Marshall Islands–United States relations

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Marshall Islands – United States relations
Map indicating locations of Marshall Islands and USA

Marshall Islands

United States

Marshall Islands – United States relations are bilateral relations between Marshall Islands and the United States.

History[edit]

The Republic of the Marshall Islands is a sovereign nation in "free association" with the United States. The Marshall Islands and the United States maintain excellent relations. After more than a decade of negotiation, the Marshall Islands and the United States signed the Compact of Free Association on June 25, 1983. The people of the Marshall Islands approved the Compact in a UN-observed plebiscite on September 7, 1983. The U.S. Congress subsequently approved the Compact, adding several amendments which were accepted by the Government of the Marshall Islands, and the Compact entered into force on October 21, 1986. From 1999-2003, the two nations negotiated an Amended Compact that entered into force on May 1, 2004. Under the Amended Compact, the U.S. will provide the Marshall Islands at least $57 million every year until 2023, including contributions to a jointly managed Trust Fund. Marshallese will continue to have access to many U.S. programs and services. A Joint Economic Management and Financial Accountability Committee (JEMFAC) composed of representatives of both governments will ensure that Compact assistance funds are spent effectively.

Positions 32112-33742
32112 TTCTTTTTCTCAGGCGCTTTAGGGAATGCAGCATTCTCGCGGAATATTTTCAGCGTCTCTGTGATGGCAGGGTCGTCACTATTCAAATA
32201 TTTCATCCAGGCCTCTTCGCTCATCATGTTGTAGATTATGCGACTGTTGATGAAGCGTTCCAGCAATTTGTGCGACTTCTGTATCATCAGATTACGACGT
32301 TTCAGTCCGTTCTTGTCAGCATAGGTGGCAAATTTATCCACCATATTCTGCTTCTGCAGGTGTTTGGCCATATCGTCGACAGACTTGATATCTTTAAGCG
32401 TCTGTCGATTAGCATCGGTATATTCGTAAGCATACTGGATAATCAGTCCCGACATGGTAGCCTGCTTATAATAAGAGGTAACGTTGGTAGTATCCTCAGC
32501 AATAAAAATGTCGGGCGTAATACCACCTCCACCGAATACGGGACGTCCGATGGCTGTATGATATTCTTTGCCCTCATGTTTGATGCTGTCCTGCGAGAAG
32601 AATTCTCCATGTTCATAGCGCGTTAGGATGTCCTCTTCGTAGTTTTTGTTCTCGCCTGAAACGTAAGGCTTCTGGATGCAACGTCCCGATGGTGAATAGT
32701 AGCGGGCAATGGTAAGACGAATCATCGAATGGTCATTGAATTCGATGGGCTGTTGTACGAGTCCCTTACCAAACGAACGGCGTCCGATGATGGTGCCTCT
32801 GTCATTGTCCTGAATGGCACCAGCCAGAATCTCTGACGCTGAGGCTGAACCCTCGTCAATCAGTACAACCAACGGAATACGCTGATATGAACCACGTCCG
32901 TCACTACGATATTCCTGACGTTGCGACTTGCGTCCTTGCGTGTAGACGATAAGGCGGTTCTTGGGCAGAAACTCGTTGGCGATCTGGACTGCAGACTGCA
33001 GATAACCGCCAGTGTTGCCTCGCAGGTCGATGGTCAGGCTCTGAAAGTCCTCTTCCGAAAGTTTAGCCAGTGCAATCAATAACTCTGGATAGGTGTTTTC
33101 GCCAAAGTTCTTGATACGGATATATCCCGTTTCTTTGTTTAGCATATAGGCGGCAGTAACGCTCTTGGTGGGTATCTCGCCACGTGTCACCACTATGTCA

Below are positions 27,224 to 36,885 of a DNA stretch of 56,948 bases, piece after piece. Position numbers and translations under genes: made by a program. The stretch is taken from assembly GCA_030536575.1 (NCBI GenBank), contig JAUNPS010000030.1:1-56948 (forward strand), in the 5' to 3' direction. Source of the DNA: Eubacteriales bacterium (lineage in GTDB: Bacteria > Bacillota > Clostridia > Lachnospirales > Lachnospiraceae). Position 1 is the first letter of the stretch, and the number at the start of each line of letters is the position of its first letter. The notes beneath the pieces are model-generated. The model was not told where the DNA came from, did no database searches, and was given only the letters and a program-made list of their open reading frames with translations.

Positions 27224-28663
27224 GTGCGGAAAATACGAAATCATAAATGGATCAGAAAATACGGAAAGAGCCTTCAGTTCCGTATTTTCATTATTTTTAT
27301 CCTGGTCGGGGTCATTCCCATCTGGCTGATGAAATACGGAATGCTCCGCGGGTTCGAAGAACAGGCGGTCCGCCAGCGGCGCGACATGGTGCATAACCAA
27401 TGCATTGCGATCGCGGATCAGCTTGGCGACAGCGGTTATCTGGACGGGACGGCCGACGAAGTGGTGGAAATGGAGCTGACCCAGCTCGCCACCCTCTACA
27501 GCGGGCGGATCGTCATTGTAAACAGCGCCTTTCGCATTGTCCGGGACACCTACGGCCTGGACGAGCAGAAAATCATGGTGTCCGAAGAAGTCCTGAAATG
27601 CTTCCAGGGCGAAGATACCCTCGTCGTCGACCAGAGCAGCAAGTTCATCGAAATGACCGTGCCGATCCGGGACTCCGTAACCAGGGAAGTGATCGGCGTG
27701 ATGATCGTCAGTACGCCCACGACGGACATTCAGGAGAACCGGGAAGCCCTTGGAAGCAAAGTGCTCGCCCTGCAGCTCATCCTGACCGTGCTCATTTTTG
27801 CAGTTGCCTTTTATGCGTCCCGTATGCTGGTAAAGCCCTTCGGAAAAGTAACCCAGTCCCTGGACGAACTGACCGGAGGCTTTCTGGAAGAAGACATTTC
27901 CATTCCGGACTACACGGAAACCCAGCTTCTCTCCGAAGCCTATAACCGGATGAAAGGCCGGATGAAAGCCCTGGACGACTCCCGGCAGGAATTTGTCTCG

Under the Compact, the United States has full authority and responsibility for security and defense of the Marshall Islands, and the Government of the Marshall Islands is obligated to refrain from taking actions that would be incompatible with these security and defense responsibilities.

The Department of Defense, under a subsidiary government-to-government agreement of the original Compact, has use of the lagoon and several islands on Kwajalein Atoll. The atoll consists of approximately 90 islets around the largest lagoon in the world. The original agreement allowed the United States continued use of the U.S. Army Kwajalein Atoll (USAKA) missile test range until 2016. An amendment to that agreement, extending U.S. rights until 2066 with an option until 2086, was negotiated in conjunction with the Amended Compact. Another major subsidiary agreement of the original Compact provides for settlement of all claims arising from the U.S. nuclear tests conducted at Bikini and Enewetak Atolls from 1946 to 1958. Under the terms of free association, more than 40 U.S. Government agencies such as the Federal Aviation Administration, U.S. Postal Service, the Small Business Administration, and the Federal Emergency Management Agency operate programs or render assistance to the Marshall Islands.

Wake Island, an unorganized, unincorporated territory of the United States, is claimed by the Marshall Islands.[1]

In the United Nations, the Marshall Islands shows overwhelming support for the United States. On 13 key issues in 2008, the Marshall Islands matched the vote of the United States 100% of the time.[2]

The United States and the Marshall Islands have full diplomatic relations. The Marshall Islands has expressed an interest in attracting U.S. investment.

Principal U.S. Embassy Officials include:

There is a U.S. Embassy located on Long Island, Majuro.

References[edit]

 This article incorporates public domain material from websites or documents of the United States Department of State (Background Notes).[1]